medwireNews: Researchers have identified an association between socioeconomic deprivation and poor survival in people with cancer participating in clinical trials.
“These findings suggest that initial access to quality cancer care as represented by treatment in a clinical trial is insufficient to eliminate the disparate outcomes related to socioeconomic deprivation,” say Joseph Unger (Fred Hutchinson Cancer Research Center, Seattle, Washington, USA) and colleagues.
“Policies to mitigate socioeconomic differences in cancer outcomes should emphasize access to cancer care services beyond initial therapy,” they propose.
The study included data for 41,109 participants from 55 phase 3 and large phase 2 clinical trials conducted by the SWOG Cancer Research Network between 1985 and 2012; participants had one of 24 different cancers, most commonly breast (42.6%), prostate (12.0%), colorectal (10.6%), and lung (6.6%) cancer.
To measure socioeconomic deprivation, the researchers linked patients’ residential zip codes to the Area Deprivation Index (ADI), which comprises 17 indicators reflecting diverse socioeconomic variables including employment, poverty, housing quality, and neighborhood-level measures of education.
In the primary Cox regression frailty model that adjusted for age, race, and sex, patients from the most socioeconomically deprived areas, defined as those in the highest ADI quintile (81–100%), were a significant 28% more likely to die within 5 years of follow-up than those from the most affluent areas (lowest ADI quintile, 0–20%).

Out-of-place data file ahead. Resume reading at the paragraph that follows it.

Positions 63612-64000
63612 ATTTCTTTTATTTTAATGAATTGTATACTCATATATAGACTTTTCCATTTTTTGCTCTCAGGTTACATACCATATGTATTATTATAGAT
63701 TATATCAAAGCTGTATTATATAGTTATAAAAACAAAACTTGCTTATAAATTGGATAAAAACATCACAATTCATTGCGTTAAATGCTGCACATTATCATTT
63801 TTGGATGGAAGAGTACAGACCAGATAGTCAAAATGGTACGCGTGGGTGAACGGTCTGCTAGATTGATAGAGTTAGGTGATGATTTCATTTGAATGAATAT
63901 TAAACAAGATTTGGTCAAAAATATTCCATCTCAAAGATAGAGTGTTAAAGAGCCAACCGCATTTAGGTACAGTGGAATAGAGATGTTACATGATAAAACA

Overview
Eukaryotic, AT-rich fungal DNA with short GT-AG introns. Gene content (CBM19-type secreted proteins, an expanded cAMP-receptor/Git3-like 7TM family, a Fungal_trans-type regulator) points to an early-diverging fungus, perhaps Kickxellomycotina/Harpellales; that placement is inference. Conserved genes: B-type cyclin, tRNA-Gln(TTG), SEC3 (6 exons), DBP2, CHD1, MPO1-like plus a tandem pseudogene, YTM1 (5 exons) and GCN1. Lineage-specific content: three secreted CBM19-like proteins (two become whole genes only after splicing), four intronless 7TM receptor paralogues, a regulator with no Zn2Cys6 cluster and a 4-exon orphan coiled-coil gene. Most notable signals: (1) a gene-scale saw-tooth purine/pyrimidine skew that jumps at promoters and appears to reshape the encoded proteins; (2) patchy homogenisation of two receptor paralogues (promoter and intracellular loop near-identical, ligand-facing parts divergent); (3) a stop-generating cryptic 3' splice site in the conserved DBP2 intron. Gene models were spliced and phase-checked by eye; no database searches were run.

The results were similar in a secondary model in which the researchers additionally accounted for the influence of insurance status, prognostic risk, and rural or urban residency, such that individuals living in the most deprived areas had a significant 22% increased risk for death relative to those living in the most affluent areas.
“There was a clear trend toward consistently increasing risk of death as the level of deprivation increased,” says the team, adding that the findings were similar for progression-free and cancer-specific survival.
Indeed, patients in the most deprived areas were a significant 20% and 27% more likely to have worse progression-free and cancer-specific survival, respectively, than those in the most affluent areas in the primary model.
“The observation that socioeconomic disparities in cancer outcomes persist despite access to treatment is consistent with the idea that low socioeconomic status represents a risk factor for poor health outcomes because of poor access to resources (including medical, technical, and financial resources),” the researchers write in the Journal of Clinical Oncology.
“In this setting, the receipt of protocol-guided therapy may provide beneficial initial access to guideline-based cancer care, but will not otherwise materially alter the tendency toward poor access to healthcare resources over the long term.”
Unger et al conclude: “Future research should examine whether the etiology of this residual disparity is related to reduced access to supportive care or postprotocol therapy and/or to differences in health status—determined using linked data sources such as Medicare claims—not reflected by protocol staging criteria.”
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